February 6 – Take Back Your Crayons


by Monica Devine

Remember when you were a little kid, and the actions of drawing and coloring flowed freely, without thought, angst or reservations? One of my fondest memories is getting a brand new box of 64 Crayola Crayons, usually at the beginning of a new school year, opening them up and smelling them! Yes, I smelled them, and have discovered that I’m not alone. Lots of “kids” my age would get a head rush from the smell of fresh crayons (I heard Crayola puts vanilla in their mix). Pair that with a brand new coloring book (I loved coloring within the lines) and voila…pure happiness! A few years ago, on a long…very long…ferry boat trip from Alaska to Washington state, I brought along crayons and a set of mandalas to color (mandala means center, circumference, or magic circle in Sanskrit).
I discovered again, the joy of coloring.

What I have known all along, but have most recently begun to REMEMBER is that there is supreme value in the exploration of color and design on a page, whether it be with crayons, markers, or paint. All of us have creative instincts or urges buried within, and are capable of discovering our voices through the creation of art and craft. (Sometimes it’s hard to choose; I love painting, drawing, sculpting, photography, & jewelry making…another lifetime, please). Did you know that doodling is actually good for your brain and creates a space for active listening (how many of you doodle while on the phone?)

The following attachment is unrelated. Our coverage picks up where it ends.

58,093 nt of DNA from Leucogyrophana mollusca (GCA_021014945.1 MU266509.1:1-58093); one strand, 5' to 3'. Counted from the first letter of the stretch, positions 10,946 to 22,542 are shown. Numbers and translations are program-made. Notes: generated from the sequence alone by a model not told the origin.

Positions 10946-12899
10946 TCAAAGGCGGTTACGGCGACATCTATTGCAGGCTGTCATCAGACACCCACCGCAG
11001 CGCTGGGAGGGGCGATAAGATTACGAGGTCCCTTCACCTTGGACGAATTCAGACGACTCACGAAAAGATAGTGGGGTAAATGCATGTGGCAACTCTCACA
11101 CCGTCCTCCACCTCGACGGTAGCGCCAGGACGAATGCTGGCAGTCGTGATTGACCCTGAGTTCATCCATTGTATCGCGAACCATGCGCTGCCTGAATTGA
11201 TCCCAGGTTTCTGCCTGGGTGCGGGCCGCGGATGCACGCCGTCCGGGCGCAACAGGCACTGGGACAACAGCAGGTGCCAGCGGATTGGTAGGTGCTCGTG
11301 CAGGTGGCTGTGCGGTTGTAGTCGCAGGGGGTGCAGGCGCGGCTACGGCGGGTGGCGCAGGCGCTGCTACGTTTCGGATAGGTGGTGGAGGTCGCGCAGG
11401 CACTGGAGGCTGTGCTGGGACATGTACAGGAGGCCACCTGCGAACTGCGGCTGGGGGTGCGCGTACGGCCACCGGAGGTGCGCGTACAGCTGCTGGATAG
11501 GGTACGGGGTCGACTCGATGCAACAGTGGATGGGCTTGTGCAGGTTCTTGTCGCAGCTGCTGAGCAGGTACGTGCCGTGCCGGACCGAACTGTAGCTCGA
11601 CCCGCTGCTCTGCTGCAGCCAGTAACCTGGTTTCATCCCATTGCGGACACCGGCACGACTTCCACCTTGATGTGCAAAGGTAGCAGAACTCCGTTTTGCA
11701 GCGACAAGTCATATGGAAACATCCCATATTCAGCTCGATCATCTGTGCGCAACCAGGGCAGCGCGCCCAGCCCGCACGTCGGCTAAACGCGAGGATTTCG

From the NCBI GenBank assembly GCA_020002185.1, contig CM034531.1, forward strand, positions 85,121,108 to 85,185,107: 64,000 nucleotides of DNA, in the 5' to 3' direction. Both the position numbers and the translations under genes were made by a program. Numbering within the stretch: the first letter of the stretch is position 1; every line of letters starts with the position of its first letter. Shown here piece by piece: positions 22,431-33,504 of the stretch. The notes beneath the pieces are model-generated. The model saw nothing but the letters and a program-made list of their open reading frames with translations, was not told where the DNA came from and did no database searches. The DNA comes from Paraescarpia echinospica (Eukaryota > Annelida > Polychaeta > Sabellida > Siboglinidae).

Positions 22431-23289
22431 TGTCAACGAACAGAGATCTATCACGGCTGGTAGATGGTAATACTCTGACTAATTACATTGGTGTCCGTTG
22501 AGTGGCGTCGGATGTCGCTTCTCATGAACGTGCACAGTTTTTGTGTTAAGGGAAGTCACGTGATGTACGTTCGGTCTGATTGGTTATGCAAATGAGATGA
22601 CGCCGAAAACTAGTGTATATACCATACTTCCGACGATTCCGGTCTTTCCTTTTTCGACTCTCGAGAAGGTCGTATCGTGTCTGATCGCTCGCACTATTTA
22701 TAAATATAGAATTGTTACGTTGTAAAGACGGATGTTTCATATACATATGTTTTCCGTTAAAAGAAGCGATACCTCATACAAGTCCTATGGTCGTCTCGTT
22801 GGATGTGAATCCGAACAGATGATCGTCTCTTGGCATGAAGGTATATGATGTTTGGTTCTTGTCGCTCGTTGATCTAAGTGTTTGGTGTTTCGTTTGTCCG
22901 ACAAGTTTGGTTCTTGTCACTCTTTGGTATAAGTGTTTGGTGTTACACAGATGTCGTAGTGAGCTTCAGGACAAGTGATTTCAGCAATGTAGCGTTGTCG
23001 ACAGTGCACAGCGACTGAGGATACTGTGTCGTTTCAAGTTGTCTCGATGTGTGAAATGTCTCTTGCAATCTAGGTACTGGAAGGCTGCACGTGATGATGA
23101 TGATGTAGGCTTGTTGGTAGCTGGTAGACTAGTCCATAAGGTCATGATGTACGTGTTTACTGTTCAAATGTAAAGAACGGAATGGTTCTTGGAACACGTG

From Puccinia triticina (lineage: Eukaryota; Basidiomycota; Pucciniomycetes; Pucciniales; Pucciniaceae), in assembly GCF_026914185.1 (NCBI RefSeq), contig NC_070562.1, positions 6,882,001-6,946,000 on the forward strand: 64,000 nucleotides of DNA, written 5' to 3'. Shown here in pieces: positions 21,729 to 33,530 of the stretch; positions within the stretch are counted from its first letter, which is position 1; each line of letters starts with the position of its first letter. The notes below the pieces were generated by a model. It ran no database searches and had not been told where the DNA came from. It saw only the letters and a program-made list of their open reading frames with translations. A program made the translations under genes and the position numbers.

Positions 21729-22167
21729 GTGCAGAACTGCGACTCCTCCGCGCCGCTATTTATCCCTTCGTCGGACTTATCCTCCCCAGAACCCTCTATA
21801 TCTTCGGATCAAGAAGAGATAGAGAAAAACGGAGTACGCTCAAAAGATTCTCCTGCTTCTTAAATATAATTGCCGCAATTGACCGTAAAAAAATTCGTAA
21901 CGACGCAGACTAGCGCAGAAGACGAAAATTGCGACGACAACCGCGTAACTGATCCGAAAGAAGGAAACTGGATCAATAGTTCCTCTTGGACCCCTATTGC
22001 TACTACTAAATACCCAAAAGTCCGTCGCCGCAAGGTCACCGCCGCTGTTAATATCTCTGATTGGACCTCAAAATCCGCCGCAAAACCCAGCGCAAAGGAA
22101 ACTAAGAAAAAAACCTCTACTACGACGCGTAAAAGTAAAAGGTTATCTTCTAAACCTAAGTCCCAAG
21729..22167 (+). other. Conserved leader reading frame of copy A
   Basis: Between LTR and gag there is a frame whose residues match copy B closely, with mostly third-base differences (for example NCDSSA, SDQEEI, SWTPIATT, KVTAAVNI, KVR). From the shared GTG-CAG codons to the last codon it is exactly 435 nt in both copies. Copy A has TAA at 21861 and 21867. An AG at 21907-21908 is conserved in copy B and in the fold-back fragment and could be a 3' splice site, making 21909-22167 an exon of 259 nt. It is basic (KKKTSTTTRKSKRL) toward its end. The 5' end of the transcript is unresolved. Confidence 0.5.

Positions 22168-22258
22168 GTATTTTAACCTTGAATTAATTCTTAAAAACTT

I once took a Watercolor 101 class and had a strange experience driving home that afternoon. The colors on the trees exploded; I saw color within color, a radiance and brilliance missed on a normal, everyday basis. Somehow I was seeing differently, like my right brain had woken up from a very deep sleep. It was a short-lived experience, one that couldn’t be reproduced through my own will, but memorable enough to recognize the existence of another way of “seeing” through the creation and study of art.

“Deep greens and blues are the colors I choose.” (James Taylor). At a garage sale I bought a set of hinged panels, painted a dull gray. They were to be used as a room divider up in the loft at our cabin; a way to provide a little privacy for guests; but once I got them home and painted them (deep greens and blues), I decided to leave them right here in the studio because the colors make me happy and I want to see them everyday. Amazing what a few stencils and poster paint can do to a room.

It’s time to take back our crayons and doodle again. Color within and without the lines. Have a paint “throwdown”. And discover the many creations lying dormant within our hearts.

Monica Devine is the author of four children’s books, among them Iditarod: The Greatest Win Ever, a former nominee for the celebrated Golden Kite Award. Her adult nonfiction piece, On The Edge of Ice, won First Place in Creative Nonfiction with the New Letters literary journal. She currently writes fiction, memoir, poetry, and a weekly blog.

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10 responses to “February 6 – Take Back Your Crayons

  1. Loved this piece. It’s been many, many years but as a little girl I also loved new boxes of crayons and brand new coloring books. Also Venue Paradise colored pencil kits and paint by number kits. I once wrote an article for teachers about letting kids color outside the lines, but as a child myself I mostly coloried within them.